I have been waiting for this forever. I have been waiting for this even before it was a thing. I wanted to read Aida Saki and Takashina Yuu’s Deadlock novel series, but I knew the chances of it getting licensed in English were pretty low, so I hoped for a manga adaptation. Of course there was no guarantee the manga would get licensed either, but the chances were greater. And here we are with the first volume.
This is a story about former DEA agent, Yuto Lennix, who was framed for murder and is now looking at 15 years hard time. The FBI comes along and offers him a way out: If he can find the leader of a terrorist group he’ll be released immediately. Easy enough, right? Maybe not when your first day ends with the possibility of a broken rib or two and you’re just fortunate enough to bunk with one of the scariest guys in the joint. But Yuto here, though he has a quiet demeanor, is pretty tough and he somehow manages to make progress with the inadvertent assistance and distractions of some of the people in his new home, Schelger Prison’s A-Block West.
The relationship between Yuto and his bunkmate, Dick Burnford, is tenuous at best. He starts out as a pitiable existence to Dick and by the end of the volume we can tell that his standing with Dick has improved, but we still aren’t quite sure where that puts him. Yuto was troubled because they just didn’t seem to mesh well and even when Dick started responding to him without seeming annoyed, he still felt that he didn’t get the guy at all. Aida doesn’t make it any clearer for the reader either. We only know what Yuto knows and what Yuto knows is that Dick is a mystery. By all accounts, Dick is strong in mind and body, but he considers himself weak. I’m not sure if Yuto understands when Dick explains it, but it seems to be a weakness of the heart. Although his expression rarely changes, he appears to be relaxed around Nathan, the library clerk, and Mickey, the resident smuggler. That apparent closeness bothers Yuto and makes him question the distance between himself and Dick.
There are no sexy times to be had in this volume, but that doesn’t mean the topic doesn’t come up and when it does, it’s crude, barbarous, and based on survival, and Yuto wants no parts of it. However, I sensed a change in his attitude towards the end even though his conversations were much to the contrary. He certainly doesn’t realize it, but his awareness of Dick is changing. I’m eager to see how rapidly this little flame transforms into a conflagration. With Takashina’s pen, it’s bound to be hot.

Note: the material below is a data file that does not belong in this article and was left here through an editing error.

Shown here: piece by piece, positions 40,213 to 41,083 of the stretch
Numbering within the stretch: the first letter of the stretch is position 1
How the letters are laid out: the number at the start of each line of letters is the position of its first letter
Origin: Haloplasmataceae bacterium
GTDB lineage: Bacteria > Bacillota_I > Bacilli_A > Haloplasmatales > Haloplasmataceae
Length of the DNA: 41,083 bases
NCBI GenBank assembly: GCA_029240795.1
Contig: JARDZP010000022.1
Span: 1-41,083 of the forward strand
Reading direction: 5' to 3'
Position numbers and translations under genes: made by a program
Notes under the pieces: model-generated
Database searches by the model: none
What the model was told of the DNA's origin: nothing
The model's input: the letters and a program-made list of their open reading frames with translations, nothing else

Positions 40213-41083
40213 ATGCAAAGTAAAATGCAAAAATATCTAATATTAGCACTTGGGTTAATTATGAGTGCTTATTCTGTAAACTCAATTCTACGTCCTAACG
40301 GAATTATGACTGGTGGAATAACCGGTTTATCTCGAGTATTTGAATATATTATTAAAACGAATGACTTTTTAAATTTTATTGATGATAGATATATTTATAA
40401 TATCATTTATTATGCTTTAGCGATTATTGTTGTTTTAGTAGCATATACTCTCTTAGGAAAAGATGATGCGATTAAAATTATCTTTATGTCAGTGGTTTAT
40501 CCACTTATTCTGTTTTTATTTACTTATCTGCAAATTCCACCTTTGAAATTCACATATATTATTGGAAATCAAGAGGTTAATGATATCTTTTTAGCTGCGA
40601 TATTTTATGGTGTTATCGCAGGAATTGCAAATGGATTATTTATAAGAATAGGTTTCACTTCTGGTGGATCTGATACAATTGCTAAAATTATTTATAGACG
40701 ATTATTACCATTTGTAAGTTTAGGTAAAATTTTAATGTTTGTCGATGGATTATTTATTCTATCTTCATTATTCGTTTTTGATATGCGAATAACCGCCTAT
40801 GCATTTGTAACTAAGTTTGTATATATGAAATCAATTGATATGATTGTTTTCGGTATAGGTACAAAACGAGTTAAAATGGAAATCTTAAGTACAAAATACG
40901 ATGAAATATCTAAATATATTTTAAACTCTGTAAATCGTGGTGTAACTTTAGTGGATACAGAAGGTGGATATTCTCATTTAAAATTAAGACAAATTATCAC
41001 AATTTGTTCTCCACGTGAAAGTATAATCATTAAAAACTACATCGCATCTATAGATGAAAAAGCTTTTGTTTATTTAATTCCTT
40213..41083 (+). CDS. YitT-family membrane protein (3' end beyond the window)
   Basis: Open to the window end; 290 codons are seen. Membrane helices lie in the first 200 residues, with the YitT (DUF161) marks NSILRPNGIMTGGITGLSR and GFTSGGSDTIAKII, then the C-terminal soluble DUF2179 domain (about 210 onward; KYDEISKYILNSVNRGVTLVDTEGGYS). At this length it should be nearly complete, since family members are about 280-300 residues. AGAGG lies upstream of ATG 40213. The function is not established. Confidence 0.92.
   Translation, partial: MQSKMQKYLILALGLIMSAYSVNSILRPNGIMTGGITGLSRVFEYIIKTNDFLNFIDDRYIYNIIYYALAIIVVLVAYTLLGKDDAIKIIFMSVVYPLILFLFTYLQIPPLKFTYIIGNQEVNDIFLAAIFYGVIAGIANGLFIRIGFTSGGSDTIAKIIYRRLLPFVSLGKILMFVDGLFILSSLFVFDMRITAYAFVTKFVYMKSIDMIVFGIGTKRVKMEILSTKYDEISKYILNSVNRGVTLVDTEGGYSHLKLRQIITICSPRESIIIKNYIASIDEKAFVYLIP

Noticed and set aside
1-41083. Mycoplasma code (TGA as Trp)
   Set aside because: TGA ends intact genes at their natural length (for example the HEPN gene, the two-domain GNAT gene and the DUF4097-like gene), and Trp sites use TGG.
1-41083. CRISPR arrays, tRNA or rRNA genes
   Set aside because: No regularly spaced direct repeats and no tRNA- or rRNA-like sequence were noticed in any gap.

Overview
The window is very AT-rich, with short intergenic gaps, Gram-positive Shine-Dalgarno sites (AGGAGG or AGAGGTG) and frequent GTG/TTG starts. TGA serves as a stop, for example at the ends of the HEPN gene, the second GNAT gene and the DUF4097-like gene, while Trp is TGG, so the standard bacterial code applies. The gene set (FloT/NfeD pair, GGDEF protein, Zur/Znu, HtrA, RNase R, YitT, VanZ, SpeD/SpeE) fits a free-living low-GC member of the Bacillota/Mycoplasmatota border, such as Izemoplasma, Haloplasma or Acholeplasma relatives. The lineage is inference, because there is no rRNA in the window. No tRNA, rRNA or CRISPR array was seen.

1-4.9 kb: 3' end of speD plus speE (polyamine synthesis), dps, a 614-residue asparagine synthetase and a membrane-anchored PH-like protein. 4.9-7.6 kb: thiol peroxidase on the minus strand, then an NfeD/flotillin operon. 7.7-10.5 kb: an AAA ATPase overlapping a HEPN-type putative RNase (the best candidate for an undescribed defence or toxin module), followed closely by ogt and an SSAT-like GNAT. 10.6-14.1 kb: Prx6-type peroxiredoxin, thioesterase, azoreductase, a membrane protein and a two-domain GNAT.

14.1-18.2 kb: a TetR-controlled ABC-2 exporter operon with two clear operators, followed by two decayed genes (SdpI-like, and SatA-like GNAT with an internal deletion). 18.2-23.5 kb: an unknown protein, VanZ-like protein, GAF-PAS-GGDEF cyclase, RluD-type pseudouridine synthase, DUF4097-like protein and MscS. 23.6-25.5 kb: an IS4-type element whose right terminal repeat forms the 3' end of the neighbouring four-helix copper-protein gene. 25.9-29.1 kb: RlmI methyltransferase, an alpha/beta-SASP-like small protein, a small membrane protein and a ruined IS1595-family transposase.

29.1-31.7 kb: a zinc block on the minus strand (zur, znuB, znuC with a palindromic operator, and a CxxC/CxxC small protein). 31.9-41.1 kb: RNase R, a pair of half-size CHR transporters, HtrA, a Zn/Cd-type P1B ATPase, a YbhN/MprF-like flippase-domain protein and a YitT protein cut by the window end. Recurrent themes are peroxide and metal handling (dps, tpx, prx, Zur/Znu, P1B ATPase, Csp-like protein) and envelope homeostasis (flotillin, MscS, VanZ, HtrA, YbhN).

Speaking of … Takashina has been a favorite of mine for a few years now and I was sad for some time since she only did novel, cover, and stand alone illustrations. I’ve always wanted to admire her work in my hands in the form of a manga, so I was super happy that she was offered the opportunity to illustrate the Deadlock manga series as well. I know mangaka and illustrators have assistants, but I have to believe that since only one name is going to be associated with the artwork, they have to have a say in the overall direction of how the story is visually presented. One of the things I loved about Deadlock‘s artwork was that there was a lot of variety in the features and builds of the characters. I think this is really important when telling a story where the ethnic diversity of the cast demands it. Though they are rarely seen in manga, black men are usually drawn tall and broad or short and round with bald heads, broad noses, and full pale (pink) lips. I’ve just come to accept that some people don’t care to diversify. This is not the case with Deadlock and I’m grateful. As this story is also Aida’s I’m certain she requested a heterogenous cast as that is the kind of storyteller she is.
It’s been a while since I read Aida’s S, so I kind of forgot how in depth she gets and how real she likes her stories to feel. You won’t get through S without understanding exactly what Shiiba does, how the S relationships work, and lots of info you probably never considered about guns in Japan. Aida lays it all out for you and you learn as you go without breaking the flow. It seems the same can be said for Deadlock.
I’ve certainly never done hard time, but I do know a little something about some of the various prison systems in the US and I have to say, she did her homework. I think it’s easy enough to find out about regulations and so forth, but she really nailed it with building the atmosphere and attitudes of the various characters and all without coming off as racist or relying on vague stereotypes. When a person of one culture or ethnicity writes creatively about one or more other cultures or ethnicities and how they interact amongst themselves and with each other, it can get tricky. Even in creative works that present or deal with racism and the authors have poetic license, it is still possible to identify bigotry. While there is some truth in every stereotype, you have to be careful not to make the the stereotype seem like the absolute, without exception truth. And I think, so far, Aida’s managing to.
Dotting the “i”s and crossing the “t”s … There weren’t too many typos, but I’ve only read through it twice. However, one thing that stood out, even though I only remember one instance, is that “Lennix” was misspelled as “Lenix.” That coupled with “Yuto” being spelled with only one “u,” makes me itch. It just doesn’t look right.
All in all I’m enjoying the story. I’ve learned quite a bit about Yuto, but this is only the first volume, so I’m sure there’s more to come. And although it ends with a couple pages of bonus prose that gives us some comical insight into the perplexity that is Dick, we still know next to nothing about him and not that much more about the rest of the cast. Hopefully the wait for the next volume where we’ll learn more will be a short one.
Notes: I think I read somewhere that the second volume is supposed to released in Japan in June, but I couldn’t find it on Amazon.